Skittishness about an individual's financial ability to retire is one factor that I believe underlies continued ERISA litigation activity. As I suggested to Wall Street Journal reporter Anne Tergeson, "'There has been quite a focus on the retirement crisis which has created significant nervousness about this gigantic pool of' 401(k) money and whether it is being managed properly." See "Lawsuit Alleges Anthem 401(k) Plan Exposed Participants to Higher Fees," January 8, 2016. (As an aside, I am not involved in this litigation and did not comment on this case for the article.)
Perhaps these same jitters about retirement readiness explain why some might consider the installation of a Chief Retirement Officer. Senior ERISA attorney Stephen D. Rosenberg writes that this idea is "so simple...and so brilliant..." in his commentary entitled "What Can a Chief Retirement Officer Do for You?" (December 9, 2015). In my piece about the same topic, I countered that hiring this kind of C-level executive may still prevent ERISA puzzle pieces from snapping easily into place. In "Chief Retirement Officer and a Seat at the Table," I cite the challenges of finding someone knowledgeable enough to navigate complex issues that transcend law, corporate finance, human capital enhancement, governance and investment management. I further question whether a Chief Retirement Officer would help or hinder the work of a Chief Risk Officer if one exists.
Stirring the pot further, Dr. Richard Glass, president of Investment Horizons, shared with me his view that a Chief Collaboration Officer may be a smarter move. Such a person would have a "primary duty" "to break down corporate and consulting silos." His view is that "These silos prevent the successful implementation of talent management (including engagement efforts) and business strategies and thus the level of profitability." Coincidentally, I spent nearly an hour on the phone today in a lively discussion about how to adjust enterprise value to reflect defined benefit plan underfunding. Earnings, share price and overall corporate worth is impacted by ERISA plan economics.
A "silo mentality," as defined by BusinessDictionary.com, is "A mind-set present in some companies when certain departments or sectors do not wish to share information with others in the same company. This type of mentality will reduce the efficiency of the overall operation, reduce morale, and may contribute to the demise of a productive company culture." A reasonable person could quickly conclude that a failure to communicate across functions is fraught with problems. Using case studies and her knowledge of anthropology, prominent Financial Times editor Dr. Gillian Tett makes the case for getting rid of organizational walls in her 2015 book entitled The Silo Effect: The Peril of Expertise and the Promise of Breaking Down Barriers.
Fortunately, there is a solution as long as corporate management has the will to create a unifying vision and motivate management teams to work towards common goals. Forbes contributor and management consultant Brent Gleeson adds that people must be properly incentivized and that goals must be measurable. Read "The Silo Mentality: How to Break Down The Barriers" (October 2, 2013) for more of his insights.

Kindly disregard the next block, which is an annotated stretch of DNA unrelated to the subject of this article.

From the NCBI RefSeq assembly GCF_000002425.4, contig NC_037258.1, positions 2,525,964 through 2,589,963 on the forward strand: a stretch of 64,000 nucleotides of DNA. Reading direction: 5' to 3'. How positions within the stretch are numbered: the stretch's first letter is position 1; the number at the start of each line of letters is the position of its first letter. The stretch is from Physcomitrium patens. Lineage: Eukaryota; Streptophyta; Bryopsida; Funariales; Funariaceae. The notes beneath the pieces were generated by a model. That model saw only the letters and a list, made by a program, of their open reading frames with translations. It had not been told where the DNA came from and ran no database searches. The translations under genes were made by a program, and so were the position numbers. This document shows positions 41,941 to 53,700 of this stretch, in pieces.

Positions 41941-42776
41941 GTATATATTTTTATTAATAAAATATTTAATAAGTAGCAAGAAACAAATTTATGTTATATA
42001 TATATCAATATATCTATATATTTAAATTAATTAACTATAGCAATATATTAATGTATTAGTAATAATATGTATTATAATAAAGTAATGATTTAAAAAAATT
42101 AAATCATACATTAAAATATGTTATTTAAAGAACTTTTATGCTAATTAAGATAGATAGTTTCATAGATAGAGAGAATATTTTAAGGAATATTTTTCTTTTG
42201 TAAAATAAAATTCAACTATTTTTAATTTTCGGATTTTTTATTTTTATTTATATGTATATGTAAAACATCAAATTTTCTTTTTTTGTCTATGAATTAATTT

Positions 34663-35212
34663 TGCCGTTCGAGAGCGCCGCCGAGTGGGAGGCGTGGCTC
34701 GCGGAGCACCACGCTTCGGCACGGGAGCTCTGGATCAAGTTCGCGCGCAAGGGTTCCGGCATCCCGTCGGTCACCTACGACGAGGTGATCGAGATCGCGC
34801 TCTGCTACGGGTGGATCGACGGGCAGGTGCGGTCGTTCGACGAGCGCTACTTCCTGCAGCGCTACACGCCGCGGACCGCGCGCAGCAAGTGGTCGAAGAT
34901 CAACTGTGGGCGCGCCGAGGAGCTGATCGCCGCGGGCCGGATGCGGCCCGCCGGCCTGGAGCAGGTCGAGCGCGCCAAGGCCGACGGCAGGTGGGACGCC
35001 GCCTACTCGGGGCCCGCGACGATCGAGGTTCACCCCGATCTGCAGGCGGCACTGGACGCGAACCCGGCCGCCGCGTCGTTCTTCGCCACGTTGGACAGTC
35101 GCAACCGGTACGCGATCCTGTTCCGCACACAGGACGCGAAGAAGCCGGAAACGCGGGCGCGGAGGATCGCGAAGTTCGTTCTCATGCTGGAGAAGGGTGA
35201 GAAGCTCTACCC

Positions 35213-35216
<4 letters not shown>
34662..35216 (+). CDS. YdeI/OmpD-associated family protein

Applied to ERISA plans, the temptation to hoard information is ill-advised. If true that corporate power grabs exist and impede the ability for investment fiduciaries to carry out their duties, a Chief Retirement Officer might not have the clout to coalesce competing interests. Unlike a Chief Risk Officer who reports to a corporate board to ensure her authority and independence, a Chief Retirement Officer would likely wear the hat of fiduciary and have to put participants' interests ahead of those of shareholders. (The plot thickens when plan participants are contemporaneously shareholders by virtue of investing in company stock as part of a 401(k) line-up.) I defer to ERISA attorneys to address the separation of fiduciary "church and state" but could see someone crying foul if a Chief Retirement Officer communicates too often with company directors. Interested readers can download "Pension risk, governance and CFO liability" by Dr. Susan Mangiero for comments about two-hat conflicts. (Note that my work affiliation is Fiduciary Leadership, LLC.)
One step in the right direction towards effective pension governance is to appoint fiduciaries who have different backgrounds and can therefore facilitate a thorough discussion of various and important topics around the unifying theme of duty and care. Other ingredients of a well-baked set-up include having sensible metrics in place to assess whether fiduciaries are doing a good job. Rewarding them when they step around silos to make better decisions is likewise needed.
Whether a Chief Retirement Officer can assist here is unclear. Surely more discussions about this role make sense.